Everything Everywhere to grow direct share through retail

Everything Everywhere to grow direct share through retail
Everything Everywhere will grow its direct share through an increased retail footprint, the operator’s chief commercial officer Andrew Ralston told Mobile this week.

The Orange and T-Mobile joint venture is planning to increase its store footprint to 720 stores. In low footfall areas where it doesn’t make sense to have two stores, the company is looking at joint branded shops. The company held its investor day in London on Tuesday (28 September).

A joint branded store trial has opened in the West Country, although Ralston would not specify where.

The operator is now planning to acquire direct customers and is targeting a figure of 60% of its total base by 2014. Its direct customer base currently stands at 55%.

Ralston said: ‘Direct share has been growing and the extended footprint will grow it further. Indirect is still an integral part though.’

However, CCS Insight MD Shaun Collins said Everything Everywhere’s plans to increase direct sales to 60% raises questions over incentives for indirect channel partners. He said: ‘Everything Everywhere will face a major challenge in how to keep its indirect channel partners incentivised in that mix.’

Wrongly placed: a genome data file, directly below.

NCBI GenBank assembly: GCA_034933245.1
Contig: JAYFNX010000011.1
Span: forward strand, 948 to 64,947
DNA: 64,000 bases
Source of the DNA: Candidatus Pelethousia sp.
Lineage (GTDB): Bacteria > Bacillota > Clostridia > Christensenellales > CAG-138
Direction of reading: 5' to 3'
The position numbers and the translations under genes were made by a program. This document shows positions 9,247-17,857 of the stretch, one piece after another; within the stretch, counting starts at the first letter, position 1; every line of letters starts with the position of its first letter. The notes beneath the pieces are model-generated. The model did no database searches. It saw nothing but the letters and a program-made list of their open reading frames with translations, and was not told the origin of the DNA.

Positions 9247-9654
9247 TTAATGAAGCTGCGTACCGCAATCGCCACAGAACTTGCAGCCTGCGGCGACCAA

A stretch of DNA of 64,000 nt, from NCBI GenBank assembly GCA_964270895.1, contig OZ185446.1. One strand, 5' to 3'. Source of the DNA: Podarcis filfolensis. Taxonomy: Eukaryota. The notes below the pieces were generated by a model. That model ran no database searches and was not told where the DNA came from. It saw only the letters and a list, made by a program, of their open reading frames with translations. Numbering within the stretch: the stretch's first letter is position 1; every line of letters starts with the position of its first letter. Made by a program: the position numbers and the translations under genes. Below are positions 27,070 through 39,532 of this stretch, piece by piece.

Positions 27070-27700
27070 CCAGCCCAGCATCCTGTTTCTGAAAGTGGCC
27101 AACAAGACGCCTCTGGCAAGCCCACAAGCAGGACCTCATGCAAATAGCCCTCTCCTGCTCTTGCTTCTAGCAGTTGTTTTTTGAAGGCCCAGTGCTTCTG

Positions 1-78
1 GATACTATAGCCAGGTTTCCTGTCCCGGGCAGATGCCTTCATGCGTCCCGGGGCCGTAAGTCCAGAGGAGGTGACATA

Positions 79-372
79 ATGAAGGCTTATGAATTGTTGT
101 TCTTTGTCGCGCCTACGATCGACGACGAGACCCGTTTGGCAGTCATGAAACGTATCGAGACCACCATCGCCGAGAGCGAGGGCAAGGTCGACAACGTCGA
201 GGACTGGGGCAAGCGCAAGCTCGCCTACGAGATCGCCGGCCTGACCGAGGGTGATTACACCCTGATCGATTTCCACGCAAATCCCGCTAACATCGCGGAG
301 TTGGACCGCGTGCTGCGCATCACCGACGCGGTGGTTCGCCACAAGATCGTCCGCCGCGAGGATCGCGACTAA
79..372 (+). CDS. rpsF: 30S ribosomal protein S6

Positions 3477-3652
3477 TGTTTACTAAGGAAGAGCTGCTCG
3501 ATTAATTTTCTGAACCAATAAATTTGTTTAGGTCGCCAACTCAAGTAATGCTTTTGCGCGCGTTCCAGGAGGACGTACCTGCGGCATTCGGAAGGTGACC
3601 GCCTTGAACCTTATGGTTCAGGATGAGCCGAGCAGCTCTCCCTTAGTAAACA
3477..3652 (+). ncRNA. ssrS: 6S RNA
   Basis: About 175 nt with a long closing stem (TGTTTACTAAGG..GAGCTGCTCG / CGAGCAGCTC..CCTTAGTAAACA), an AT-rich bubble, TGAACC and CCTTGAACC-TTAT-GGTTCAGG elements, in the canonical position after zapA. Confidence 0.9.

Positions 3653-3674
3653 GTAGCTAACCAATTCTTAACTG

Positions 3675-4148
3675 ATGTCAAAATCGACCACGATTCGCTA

The joint venture will also consider expanding its number of concession stores, including those it already has in HMV. Ralston said: ‘We are looking at – particularly on the Orange side – innovative formatting and expanding concessions. HMV has been very successful and we wouldn’t be adverse to other similar deals.’

‘There will be a T-Mobile and Orange branding review in September next year. The approach to running the brands is to absolutely ensure core stability,’ Ralston said. ‘There are a number of scenarios as to where we would end up. There will be no radical rethink. It’s about fine tuning and doing what we have been doing.’

The company will also target Orange and T-Mobile customers for fixed broadband as it looks to diversify its offering beyond mobile and become a unified comms provider.

Meanwhile, the company is planning to retain its call centre estate. Ralston said: ‘It’s a question of service, and it is unlikely that an agent would be able to do Orange and T-Mobile – it would be impossible. We might consolidate the specialist teams though.’

Everything Everywhere is currently reviewing the next level down under directors, Ralston said, and has been for the last two months.

Orange to be dominant, says analyst

Shaun Collins, MD of CCS Insight, said he expected Orange to be the dominant brand: ‘From an operational point of view, it appears Orange will contribute significantly to the way Everything Everywhere goes to market. It is the much stronger brand, whilst T-Mobile is bringing its expertise in integrating networks to the table.’
Written by Mobile Today
Mobile Today

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They all want to increase their direct sales, that's fine and well until they have a shortfall and they all come running back cap in hand to c ...
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